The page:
Prime Minister Hun Sen has signed off on an offer for on-site relocation for Boeung Kak lake residents, perhaps bringing to a close an embarrassing chapter in the development of Phnom Penh’s urban landscape.
Hun Sen signed a sub-decree on August 11 that set aside 12.44 hectares of Srah Chak commune in Daun Penh district to be “offered to the people” for on-site relocation, according to a copy obtained yesterday by the Post.
The sub-decree ordered relevant ministries and Phnom Penh City Hall to “implement this sub-decree effectively”.
Community leaders yesterday responded positively to the offer, which was about 2.5 hectares shy of their demand. “We are very happy . . . we have been waiting many years for this decision from the leader of the government,” Nun Sokheng, a representative of villagers in Srah Chak commune’s Village 23, said last night.
Roughly 1,000 families, who have braved bloody rallies and remained steadfast in their epic fight for fair compensation or on-site housing, appear set to benefit from the deal.
Protests over the development had become a near-daily occurrence in Phnom Penh, but a seemingly far more persuasive form of pressure came last week when the World Bank announced its suspension of millions of dollars in funding to the Kingdom. The internat-ional body announced it would not provide any new lending to Cambodia “until an agreement is reached with the residents of Boeung Kak lake”.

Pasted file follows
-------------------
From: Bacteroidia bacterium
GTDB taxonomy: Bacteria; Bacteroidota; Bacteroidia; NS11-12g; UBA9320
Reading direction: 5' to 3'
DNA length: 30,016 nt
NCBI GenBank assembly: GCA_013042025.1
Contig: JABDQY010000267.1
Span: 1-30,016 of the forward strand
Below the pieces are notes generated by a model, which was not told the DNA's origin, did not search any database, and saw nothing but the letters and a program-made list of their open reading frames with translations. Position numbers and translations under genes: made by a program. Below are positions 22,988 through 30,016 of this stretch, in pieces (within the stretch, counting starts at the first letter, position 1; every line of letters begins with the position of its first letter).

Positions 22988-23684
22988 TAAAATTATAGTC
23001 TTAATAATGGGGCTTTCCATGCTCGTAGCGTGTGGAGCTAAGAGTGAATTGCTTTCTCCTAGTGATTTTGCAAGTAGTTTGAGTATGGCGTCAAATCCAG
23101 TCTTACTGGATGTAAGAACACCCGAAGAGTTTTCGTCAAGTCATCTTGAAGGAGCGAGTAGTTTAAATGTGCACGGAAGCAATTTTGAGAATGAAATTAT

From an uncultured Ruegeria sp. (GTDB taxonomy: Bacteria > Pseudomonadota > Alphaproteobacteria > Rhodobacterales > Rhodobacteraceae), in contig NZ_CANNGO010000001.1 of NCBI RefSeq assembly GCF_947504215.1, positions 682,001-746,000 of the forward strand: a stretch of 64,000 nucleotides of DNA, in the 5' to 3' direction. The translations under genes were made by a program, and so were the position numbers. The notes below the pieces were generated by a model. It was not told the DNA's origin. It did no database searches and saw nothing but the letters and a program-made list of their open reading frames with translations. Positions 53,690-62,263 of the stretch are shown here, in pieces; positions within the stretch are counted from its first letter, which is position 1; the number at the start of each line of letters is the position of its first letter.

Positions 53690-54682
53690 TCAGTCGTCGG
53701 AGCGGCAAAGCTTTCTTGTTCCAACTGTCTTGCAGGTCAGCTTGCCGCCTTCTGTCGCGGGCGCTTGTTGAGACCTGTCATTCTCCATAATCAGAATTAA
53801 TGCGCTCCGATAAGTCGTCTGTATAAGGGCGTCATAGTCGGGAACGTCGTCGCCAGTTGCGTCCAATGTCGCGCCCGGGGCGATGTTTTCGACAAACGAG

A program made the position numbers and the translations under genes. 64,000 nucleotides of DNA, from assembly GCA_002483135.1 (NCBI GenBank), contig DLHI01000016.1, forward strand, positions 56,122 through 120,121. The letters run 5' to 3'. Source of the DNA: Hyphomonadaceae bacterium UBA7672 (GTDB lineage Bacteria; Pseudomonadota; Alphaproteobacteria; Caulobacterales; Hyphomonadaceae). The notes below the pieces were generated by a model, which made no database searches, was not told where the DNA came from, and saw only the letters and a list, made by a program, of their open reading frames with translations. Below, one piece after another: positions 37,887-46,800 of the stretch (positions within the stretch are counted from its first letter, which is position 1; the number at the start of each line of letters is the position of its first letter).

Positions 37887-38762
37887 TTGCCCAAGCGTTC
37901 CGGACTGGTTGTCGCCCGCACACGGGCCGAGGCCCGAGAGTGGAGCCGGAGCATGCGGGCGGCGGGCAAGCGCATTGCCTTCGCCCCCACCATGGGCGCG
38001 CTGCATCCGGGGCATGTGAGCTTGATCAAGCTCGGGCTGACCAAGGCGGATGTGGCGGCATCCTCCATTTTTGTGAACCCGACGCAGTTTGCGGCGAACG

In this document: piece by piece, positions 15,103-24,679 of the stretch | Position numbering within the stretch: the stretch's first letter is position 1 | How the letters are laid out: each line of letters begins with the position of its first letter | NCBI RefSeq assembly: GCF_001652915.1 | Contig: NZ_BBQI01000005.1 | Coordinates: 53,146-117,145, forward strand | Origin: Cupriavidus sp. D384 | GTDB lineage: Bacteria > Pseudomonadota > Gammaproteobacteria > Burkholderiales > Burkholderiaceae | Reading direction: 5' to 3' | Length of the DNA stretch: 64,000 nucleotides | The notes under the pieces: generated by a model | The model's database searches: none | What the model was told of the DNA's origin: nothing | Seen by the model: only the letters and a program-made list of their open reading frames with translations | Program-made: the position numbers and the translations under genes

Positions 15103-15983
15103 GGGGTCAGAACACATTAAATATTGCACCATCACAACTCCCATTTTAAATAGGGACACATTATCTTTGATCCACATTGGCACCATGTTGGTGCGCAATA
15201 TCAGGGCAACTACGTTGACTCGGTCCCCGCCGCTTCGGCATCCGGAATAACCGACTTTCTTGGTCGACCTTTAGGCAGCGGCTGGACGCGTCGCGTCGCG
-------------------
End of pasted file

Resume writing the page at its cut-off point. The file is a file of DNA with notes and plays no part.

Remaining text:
Three projects worth US$128 million were marked as awaiting approval.
Sia Phearum, secretariat director of the Housing Rights Task Force, said yesterday it was “good information for the Boeung Kak residents” and “very intelligent of Premier Hun Sen that he can find a good solution for helping these people”.
But reports that representatives from the private company developing the lakeside began buying up homes three days ago, in anticipation that the sub-decree would result in increased land values, raised questions about the bargain.
Sia Phearum said people who community members had recognised as representatives of Shukaku Inc had bought lakeside houses at prices ranging from $30,000 to $200,000.
“When the government dissemin-ated this decree … the company tried to buy out the villagers,” he said, adding that he did not know how many homes had been purchased.
Shukaku, which is owned by ruling- party senator Lao Meng Khin, was granted a 99-year lease in 2007 to develop the 133-hectare site. It later joined with Chinese firm Erdos Hong Jun Investment Company, which has a 51 per cent stake in the project.
The development has displaced an estimated 15,000 people, many of whom felt forced to accept meagre compensat-ion or resettlement options.
Residents were offered a mere $8,500 in compensation or apartments in Dangkor district and payments of two million riel ($495), despite the fact that some held plots of land worth as much as $150,000.
Ek Madra, a spokesman at the Press and Quick Reactions Unit at the Council of Ministers, said yesterday he could not comment because he had no information on the issue. Council of Ministers spokesman Phay Siphan could not be reached last night.
ADDITIONAL REPORTING BY THOMAS MILLER AND DAVID BOYLE